After a week of unseasonably chilly weather, last Friday afternoon was warm and sunny, with the weekend expected to bring more of the same. It was hard to guess how many would be drawn indoors for a lecture by mathematician Shing-Tung Yau. “It might be 20 people; it might be 200,” said Professor Deane Yang of NYU-Poly’s Department of Mathematics.
Turnout was closer to the latter. Faculty, students, and the general public (famed mathematician Louis Nirenberg was there) filled the lecture hall, with an overflow of guests crowding the room’s perimeter. Some perched on the ledge bordering one side of the hall, while others were content to stand and simply count themselves among the lucky. They were going to hear one of the greatest living mathematicians in the world, after all.
Or so that’s how Professor Yang introduced Dr. Yau, chair of the mathematics department at Harvard University and recipient of the Fields Medal, MacArthur Fellowship, and Wolf Prize. Dr. Yau is best known, however, for proving the Calabi conjecture, which contributed the mathematical basis for string theory or the belief that 10-dimensional, vibrating strings construct the core of the universe.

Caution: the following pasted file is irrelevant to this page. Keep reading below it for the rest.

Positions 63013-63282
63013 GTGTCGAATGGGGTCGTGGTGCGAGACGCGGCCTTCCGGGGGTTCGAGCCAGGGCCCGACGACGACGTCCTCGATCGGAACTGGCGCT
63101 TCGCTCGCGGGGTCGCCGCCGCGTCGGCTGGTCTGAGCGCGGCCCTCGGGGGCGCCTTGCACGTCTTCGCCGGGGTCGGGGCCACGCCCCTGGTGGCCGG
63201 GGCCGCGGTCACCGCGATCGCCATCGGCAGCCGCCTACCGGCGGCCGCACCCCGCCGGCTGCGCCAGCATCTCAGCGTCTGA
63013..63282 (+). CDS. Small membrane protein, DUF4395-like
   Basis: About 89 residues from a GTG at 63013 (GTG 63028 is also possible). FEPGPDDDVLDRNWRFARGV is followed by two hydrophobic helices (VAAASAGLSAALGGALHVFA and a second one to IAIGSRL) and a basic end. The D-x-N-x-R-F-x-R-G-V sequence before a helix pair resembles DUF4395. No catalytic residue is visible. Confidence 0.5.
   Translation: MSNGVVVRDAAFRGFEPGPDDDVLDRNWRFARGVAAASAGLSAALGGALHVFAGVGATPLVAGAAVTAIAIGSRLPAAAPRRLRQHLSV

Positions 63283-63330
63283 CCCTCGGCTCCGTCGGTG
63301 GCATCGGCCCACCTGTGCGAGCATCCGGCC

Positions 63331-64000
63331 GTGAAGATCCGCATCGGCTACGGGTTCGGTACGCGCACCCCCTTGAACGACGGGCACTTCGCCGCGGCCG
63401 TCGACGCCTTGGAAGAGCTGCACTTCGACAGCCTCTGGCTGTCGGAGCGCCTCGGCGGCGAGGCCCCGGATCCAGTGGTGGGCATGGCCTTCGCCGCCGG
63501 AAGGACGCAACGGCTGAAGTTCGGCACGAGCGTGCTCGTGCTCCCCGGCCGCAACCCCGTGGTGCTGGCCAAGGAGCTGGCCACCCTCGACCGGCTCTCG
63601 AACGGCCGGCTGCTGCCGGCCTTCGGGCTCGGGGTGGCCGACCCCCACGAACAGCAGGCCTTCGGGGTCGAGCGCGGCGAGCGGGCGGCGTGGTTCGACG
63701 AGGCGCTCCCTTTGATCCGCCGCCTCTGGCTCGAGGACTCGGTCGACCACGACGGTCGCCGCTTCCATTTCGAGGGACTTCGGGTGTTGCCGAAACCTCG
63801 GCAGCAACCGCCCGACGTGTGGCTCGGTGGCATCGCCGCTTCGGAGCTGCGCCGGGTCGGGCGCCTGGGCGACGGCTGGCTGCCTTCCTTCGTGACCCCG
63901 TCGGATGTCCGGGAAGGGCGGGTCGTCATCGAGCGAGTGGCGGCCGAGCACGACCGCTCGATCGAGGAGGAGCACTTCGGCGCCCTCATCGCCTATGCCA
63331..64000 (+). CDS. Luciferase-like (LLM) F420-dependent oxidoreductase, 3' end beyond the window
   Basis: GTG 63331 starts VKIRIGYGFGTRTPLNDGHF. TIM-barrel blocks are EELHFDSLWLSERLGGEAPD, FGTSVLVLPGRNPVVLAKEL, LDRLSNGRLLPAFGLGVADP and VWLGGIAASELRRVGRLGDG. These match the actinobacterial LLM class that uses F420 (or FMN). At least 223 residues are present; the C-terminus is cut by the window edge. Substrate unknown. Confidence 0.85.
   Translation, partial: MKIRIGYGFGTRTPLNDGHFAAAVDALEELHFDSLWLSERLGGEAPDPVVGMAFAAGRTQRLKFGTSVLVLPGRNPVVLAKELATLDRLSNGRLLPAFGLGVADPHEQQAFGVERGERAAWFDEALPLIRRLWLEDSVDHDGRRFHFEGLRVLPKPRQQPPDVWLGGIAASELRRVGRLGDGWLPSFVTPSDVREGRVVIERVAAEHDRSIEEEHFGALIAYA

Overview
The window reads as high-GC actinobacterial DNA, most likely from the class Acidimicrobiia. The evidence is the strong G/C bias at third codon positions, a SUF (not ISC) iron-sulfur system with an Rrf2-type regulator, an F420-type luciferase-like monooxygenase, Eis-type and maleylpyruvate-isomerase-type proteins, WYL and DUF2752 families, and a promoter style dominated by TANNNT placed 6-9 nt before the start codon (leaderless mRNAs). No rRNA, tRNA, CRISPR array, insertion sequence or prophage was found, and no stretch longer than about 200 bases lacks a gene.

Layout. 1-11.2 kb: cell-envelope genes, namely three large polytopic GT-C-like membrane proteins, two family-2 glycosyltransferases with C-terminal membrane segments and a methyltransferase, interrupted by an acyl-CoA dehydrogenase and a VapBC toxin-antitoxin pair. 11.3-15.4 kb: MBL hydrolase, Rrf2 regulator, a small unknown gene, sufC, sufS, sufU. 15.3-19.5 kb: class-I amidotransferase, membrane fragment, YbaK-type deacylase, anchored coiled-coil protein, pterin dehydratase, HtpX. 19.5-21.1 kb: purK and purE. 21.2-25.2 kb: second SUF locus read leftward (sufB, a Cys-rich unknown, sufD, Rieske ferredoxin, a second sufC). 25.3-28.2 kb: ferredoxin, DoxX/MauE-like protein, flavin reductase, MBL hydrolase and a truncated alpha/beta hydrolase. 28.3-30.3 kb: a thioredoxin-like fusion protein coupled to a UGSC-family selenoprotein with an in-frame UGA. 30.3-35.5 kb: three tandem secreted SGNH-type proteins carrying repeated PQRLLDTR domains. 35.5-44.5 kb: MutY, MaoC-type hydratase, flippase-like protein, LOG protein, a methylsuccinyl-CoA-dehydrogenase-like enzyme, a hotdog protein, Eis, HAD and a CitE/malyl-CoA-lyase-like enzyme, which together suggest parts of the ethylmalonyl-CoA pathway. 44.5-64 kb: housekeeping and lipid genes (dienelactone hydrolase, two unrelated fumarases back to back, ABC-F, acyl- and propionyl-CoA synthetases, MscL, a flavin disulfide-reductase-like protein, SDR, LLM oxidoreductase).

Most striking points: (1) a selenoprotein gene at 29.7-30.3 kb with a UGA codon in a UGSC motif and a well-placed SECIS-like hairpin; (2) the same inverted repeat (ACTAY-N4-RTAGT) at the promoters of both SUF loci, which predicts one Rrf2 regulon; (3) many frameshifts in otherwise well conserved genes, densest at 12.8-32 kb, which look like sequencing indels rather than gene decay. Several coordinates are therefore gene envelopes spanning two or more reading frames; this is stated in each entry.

“Everything is done of necessity,” Dr. Yau said, explaining the motivation behind his team’s latest research projects. “We needed data to do serious experiments.”
Those experiments centered on conformal geometry, the fundamental tool for surface imaging. Computer graphics, for instance, can maximize conformal geometry to render two-dimensional surfaces such as world maps and faces.
But the approach used by Dr. Yau and his team, which consists of 8-10 researchers, differs from traditional methods. “We use more pure mathematics,” he said.
His talk elaborated on that approach, with formulas and live demonstrations engaging the packed room. Dr. Yau also discussed the wide applicability of his research — how more realistic computer graphics might enhance educational games, for example, or how shape analysis that uses conformal models can assist researchers studying brain disease. He concluded his lecture on a stirring note, “We are expecting great revolutions in the continued interaction between pure mathematics and engineering.”